The easiest part is finding a good RSS reader. No need to do a Google search, just use Feedly.com. It’s free, simple to setup, and synchronizes content across its website, smartphone app, and tablet app. It is also fast, straightforward, and provides direct access to a wide variety of high quality news sites organized by topic such as Technology, Business, Design, Photography, Science, and Travel. Other websites and blogs can easily be added via the search box. Once the basic setup is complete, each time Feedly is accessed, it only displays a list of headlines from unread material.

So if you have some free time during these last few weeks of summer, setup Feedly and enjoy distraction free reading of your favorite websites and blogs. By the way, the Elephant Tech blog can be subscribed to by searching for “elephanttech.com” using the search box in the upper right corner…

Leaving LinkedIn After Over a Decade

It was a tough decision, but I finally closed and deleted my LinkedIn account. A professional lifeline for over a decade, it is hard to measure the value of the contacts I had there. However some online transgressions are impossible to overlook and violating privacy is at the top of my list. To be fair, it was probably in their terms and conditions, one of those “sacrifices” we make everyday as a trade for a valuable service offered at no charge, but flagrantly breaking the implicit trust involved in privacy required immediate action.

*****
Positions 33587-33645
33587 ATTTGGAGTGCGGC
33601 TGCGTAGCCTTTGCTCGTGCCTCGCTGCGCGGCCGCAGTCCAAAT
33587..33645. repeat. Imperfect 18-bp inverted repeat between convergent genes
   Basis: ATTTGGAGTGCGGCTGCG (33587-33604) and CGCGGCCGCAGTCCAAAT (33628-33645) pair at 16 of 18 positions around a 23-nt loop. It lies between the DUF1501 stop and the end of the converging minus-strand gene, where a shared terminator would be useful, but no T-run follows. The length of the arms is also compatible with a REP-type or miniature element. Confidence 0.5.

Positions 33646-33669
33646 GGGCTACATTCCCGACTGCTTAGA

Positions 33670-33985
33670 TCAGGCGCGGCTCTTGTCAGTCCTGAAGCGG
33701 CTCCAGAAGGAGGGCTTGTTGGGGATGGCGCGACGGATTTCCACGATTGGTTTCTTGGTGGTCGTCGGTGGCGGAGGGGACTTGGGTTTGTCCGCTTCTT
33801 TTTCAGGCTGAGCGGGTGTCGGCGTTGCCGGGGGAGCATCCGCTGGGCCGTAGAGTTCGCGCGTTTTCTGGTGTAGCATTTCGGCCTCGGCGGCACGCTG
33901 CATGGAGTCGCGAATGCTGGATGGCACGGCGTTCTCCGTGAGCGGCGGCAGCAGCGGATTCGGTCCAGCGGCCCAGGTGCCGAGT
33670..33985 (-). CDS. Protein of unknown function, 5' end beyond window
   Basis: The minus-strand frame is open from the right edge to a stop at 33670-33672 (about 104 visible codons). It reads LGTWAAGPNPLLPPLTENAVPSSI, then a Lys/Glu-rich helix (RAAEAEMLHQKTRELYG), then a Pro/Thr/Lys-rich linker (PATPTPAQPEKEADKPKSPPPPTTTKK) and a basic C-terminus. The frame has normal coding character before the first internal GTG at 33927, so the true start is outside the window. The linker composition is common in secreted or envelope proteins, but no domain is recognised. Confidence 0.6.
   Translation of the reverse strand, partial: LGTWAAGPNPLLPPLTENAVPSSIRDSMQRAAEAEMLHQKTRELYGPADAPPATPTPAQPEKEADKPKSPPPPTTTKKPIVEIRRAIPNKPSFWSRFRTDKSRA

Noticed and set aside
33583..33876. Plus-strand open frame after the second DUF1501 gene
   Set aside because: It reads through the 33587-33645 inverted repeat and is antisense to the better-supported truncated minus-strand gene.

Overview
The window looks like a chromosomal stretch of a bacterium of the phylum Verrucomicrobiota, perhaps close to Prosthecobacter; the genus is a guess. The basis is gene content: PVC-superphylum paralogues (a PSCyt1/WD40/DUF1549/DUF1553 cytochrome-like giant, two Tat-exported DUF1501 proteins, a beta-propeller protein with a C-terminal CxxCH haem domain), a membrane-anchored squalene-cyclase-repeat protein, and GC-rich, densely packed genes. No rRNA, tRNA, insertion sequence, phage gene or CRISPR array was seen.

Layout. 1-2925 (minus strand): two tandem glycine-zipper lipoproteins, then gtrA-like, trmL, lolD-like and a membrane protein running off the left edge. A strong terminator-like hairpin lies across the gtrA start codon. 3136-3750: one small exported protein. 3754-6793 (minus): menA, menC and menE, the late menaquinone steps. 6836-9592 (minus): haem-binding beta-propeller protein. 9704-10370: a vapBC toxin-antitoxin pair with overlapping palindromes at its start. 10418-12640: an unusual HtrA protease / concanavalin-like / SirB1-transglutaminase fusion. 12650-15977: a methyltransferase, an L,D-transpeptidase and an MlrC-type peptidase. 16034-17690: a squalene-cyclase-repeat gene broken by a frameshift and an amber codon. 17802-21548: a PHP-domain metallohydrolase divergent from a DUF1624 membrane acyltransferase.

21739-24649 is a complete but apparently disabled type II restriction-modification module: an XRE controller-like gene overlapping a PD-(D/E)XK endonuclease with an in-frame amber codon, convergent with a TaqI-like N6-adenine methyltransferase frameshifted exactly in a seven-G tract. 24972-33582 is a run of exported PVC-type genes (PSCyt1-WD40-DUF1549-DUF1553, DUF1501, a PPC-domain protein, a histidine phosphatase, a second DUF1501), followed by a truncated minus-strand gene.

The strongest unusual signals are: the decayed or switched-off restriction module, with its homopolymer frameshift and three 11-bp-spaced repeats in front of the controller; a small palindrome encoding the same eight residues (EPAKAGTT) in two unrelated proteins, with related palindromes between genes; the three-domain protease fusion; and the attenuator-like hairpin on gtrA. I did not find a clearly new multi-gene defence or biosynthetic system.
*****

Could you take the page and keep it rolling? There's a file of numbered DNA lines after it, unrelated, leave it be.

What did LinkedIn do? They accessed my profession and personal email contacts without my permission and used them to suggest new connections. Before you ask, I am 99.9% sure that I NEVER gave them permission to do this with the other 0.1% reserved for the remote possibility that they tricked me into it somehow. Throwaway email addresses that I only used once and have not used for 10 years were showing up in this list. Doing some research online, it was suggested that LinkedIn might have gotten these addresses when I had LinkedIn open and Gmail open in two browser tabs at the same time. I’m not sure if this is true, but it would be one way to explain it.